To me, the cross is a symbol of grace and comfort. It stands for strength and hope and belonging.
When I was a child, my grandmother would take me back to Jefferson City, Mo. for her Sunday school reunions. I’d carry a tray of iced tea into a room full of women who all wore small gold crosses. This symbol of their faith told me that this was a place of safety and belonging, not to mention tea and short bread.
Until recently, I never thought about what the cross used to mean.
In Christ’s time, the cross was an object of torture. It was a means of execution. It was terrifying and dark and dreadful. It meant pain and sorrow.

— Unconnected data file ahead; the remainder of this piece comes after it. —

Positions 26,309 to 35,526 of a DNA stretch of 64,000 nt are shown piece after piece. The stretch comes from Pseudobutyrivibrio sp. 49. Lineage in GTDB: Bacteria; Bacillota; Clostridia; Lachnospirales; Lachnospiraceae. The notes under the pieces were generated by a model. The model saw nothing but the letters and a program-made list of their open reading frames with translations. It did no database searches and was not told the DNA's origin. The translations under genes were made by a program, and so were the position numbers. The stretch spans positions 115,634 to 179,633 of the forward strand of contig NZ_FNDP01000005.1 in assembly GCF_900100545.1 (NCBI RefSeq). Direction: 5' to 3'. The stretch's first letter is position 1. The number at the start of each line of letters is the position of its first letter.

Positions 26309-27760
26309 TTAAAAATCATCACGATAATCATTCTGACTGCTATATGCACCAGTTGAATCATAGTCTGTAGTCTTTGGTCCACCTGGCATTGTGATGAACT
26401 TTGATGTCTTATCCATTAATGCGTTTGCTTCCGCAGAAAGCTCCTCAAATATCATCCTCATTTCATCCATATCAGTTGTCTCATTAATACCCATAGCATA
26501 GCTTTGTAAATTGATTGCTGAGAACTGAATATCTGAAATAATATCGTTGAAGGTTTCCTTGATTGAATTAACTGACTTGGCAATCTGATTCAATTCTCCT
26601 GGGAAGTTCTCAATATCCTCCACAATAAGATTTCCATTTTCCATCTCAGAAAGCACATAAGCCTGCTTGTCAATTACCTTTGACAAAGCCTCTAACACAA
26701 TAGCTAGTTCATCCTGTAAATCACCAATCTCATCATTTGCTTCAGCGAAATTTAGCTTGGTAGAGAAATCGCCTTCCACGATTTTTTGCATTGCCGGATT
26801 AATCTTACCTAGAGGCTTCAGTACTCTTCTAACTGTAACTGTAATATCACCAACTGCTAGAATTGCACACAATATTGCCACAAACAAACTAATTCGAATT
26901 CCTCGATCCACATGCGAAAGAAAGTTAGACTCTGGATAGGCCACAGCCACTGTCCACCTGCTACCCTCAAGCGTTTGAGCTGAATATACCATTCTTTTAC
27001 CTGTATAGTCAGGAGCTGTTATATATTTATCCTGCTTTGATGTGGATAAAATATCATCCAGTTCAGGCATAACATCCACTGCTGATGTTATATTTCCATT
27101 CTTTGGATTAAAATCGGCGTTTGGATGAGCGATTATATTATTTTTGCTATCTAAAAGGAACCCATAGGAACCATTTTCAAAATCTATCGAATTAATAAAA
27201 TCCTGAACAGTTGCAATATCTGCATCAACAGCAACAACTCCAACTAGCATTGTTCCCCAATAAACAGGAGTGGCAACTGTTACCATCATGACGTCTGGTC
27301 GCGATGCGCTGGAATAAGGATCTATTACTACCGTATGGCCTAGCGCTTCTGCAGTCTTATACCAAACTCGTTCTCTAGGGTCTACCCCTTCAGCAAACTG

That’s what the cross meant before Christ. It was the hangman’s noose. The executioner’s axe.
But Christ changed that. Through Him, fear became hope. Pain yielded before grace. Instead of a symbol of torment and shame, the cross came to represent hope and peace.
This week I’ve found myself wondering how sad it is that so many people, through their actions and their words, are turning the cross from a symbol of hope into a symbol of dread. They do this when they say, “Your kind is not welcome here. I can discriminate against you and call it religion.”
Discrimination. Inequality. Despair. That was the cross of Rome.
It’s up to me to let people know that I wear the cross of Christ.